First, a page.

Method 2: YOLOV3 for Object Detection

We also ran a Single Shot Detection (SSD) model using the YOLOV3 (shorthand for “You Only Look Once” -- who said data scientists don’t have a sense of humor?) framework with pre-trained weights from the Darknet53 architecture. This model doesn’t just check if the image contains the product, but can also locate the product logo’s precise position within the photo.

The model is able to detect multiple class objects within the photo and identify their location using bounding boxes.

Results… to classify or to recognize?

We started with image classification models, assuming that the logo would be the dominant part of the images that were going to be analyzed. TensorFlow Hub has pre-trained checkpoints which we used for transfer learning with our training data. Initial training yielded good accuracy but was very biased towards the data we used. Our training data consisted mostly of close-up, posed shots of the product with the logo, so our model learned to detect those scenarios only. The model performed poorly when we tested it with real-world photos, with different and awkward angles or lighting.

F1 SCORE: 0.615

We tried to tweak our training data and parameters but soon realized that the problem required a different approach.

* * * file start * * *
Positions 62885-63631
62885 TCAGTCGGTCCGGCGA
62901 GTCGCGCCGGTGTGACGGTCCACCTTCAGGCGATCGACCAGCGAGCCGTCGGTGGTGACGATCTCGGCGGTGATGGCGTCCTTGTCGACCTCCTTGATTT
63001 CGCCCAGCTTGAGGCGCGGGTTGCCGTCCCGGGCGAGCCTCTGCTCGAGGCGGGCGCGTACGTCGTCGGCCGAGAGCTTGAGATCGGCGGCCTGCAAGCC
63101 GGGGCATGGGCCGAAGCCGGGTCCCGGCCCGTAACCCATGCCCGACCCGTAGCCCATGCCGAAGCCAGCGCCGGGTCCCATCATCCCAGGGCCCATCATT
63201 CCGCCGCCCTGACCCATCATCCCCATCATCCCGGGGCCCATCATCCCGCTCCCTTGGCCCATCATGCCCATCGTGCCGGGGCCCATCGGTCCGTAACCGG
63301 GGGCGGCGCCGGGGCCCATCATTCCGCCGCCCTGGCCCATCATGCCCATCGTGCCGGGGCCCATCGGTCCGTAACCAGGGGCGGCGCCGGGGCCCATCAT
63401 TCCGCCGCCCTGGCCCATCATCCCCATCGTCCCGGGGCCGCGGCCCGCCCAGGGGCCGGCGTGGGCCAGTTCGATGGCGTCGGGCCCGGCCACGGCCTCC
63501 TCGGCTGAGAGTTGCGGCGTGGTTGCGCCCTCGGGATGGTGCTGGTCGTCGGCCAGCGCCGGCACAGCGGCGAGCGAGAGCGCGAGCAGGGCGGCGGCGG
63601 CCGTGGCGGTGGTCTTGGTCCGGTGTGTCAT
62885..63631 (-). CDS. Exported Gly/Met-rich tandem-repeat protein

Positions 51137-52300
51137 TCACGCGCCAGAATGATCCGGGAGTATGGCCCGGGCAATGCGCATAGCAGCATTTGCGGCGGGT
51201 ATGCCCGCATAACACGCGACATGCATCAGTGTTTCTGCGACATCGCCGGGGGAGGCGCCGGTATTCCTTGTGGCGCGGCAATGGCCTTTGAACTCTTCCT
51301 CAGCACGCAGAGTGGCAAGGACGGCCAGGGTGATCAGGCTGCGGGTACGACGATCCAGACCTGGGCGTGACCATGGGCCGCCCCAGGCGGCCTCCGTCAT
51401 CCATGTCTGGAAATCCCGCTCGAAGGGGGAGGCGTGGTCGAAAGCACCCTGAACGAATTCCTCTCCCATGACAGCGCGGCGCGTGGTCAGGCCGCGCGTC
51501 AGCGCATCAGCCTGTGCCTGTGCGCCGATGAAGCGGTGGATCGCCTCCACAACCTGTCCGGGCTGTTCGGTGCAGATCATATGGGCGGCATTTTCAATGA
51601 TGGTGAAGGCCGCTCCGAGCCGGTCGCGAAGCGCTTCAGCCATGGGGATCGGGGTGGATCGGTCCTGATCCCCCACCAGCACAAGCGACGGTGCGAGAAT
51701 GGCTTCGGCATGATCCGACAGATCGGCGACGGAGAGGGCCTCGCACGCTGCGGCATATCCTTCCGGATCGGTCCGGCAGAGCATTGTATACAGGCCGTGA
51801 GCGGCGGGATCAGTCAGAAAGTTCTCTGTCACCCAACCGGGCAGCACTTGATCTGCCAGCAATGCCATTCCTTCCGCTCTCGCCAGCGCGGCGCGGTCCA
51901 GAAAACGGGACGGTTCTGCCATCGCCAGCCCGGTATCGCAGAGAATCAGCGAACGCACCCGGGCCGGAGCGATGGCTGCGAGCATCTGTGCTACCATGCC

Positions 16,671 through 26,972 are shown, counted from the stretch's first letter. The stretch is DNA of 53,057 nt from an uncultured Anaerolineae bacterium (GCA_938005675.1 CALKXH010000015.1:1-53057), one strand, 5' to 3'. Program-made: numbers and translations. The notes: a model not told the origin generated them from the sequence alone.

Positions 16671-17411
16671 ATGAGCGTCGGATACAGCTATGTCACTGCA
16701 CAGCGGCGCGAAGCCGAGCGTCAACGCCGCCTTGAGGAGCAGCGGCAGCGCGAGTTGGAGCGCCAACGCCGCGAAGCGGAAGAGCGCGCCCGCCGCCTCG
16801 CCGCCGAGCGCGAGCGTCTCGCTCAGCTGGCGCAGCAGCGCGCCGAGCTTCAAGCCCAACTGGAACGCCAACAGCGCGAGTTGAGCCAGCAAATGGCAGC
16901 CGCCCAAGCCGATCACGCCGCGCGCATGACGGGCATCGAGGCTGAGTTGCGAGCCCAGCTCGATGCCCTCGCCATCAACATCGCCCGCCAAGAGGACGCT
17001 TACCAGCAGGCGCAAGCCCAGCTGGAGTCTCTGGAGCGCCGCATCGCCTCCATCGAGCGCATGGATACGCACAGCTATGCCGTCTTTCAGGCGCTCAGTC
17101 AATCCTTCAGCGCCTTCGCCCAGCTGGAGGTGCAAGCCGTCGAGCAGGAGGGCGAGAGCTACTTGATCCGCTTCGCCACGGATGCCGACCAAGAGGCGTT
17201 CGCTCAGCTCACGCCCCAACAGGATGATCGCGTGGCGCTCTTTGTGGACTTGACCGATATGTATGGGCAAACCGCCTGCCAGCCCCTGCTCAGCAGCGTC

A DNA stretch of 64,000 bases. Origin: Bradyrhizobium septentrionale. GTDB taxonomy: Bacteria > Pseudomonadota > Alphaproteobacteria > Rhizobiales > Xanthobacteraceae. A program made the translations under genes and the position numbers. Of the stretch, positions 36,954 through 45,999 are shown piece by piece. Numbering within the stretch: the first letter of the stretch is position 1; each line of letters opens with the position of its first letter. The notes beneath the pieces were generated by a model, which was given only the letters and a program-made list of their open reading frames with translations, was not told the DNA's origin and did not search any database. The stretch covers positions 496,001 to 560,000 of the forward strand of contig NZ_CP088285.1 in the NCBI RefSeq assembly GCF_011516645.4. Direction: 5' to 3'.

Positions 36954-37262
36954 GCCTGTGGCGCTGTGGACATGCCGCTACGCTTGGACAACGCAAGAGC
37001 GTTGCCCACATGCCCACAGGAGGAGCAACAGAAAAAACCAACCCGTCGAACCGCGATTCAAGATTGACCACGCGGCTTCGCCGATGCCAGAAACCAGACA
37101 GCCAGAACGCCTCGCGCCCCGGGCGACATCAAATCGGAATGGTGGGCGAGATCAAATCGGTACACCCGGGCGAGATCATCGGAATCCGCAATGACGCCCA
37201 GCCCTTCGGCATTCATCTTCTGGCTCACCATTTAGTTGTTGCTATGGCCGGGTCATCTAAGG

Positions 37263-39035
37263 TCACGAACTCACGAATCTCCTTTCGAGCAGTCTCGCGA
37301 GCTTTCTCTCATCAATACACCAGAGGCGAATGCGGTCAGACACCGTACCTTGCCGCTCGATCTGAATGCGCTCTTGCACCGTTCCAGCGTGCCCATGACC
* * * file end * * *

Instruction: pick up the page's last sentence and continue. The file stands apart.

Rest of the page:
The second method we tried, Object Detection, requires training data with bounding boxes labeled manually. The tedious prep work was part of the reason why we chose to try Image Classification before this method. We bit the bullet and labeled a couple hundred photos using an open source tool that could output to the format we needed. We trained the model using a GPU and manually tested the checkpoints. The model performed really well even with the limited set of labeled training images we gave it.

F1 SCORE: 0.875

Mobile Application

As the last step, we built a mobile application for our client using Firebase, Google’s mobile development platform. Using the app, our client’s marketing and sales team can point their phone camera at any number of objects and have the app automatically detect if and where the product is to speed up brand audits in retail environments.

In addition, we built a KPI dashboard for our client’s Innovation Team to track how often the app has detected the product logo.


Driving Innovation One Shot At A Time

In three weeks, we tested and build out a high-performance logo detection model. It’s a great demonstration of what’s possible now with state of the art computer vision libraries, and the speed of deployment possible with Firebase.

Our client is exploring to scale up this application so it can be used to monitor even more over-the-counter brands. In addition, our Logo Detection Application sparked interest to drive further data-driven innovation within across our client’s organization.

Contact Us

How can our team help you get insights from data? Leave us a note on social media or email us directly at [email protected].

Credit: The header used is a derivative of the photo by Daniel Case, used under CC BY.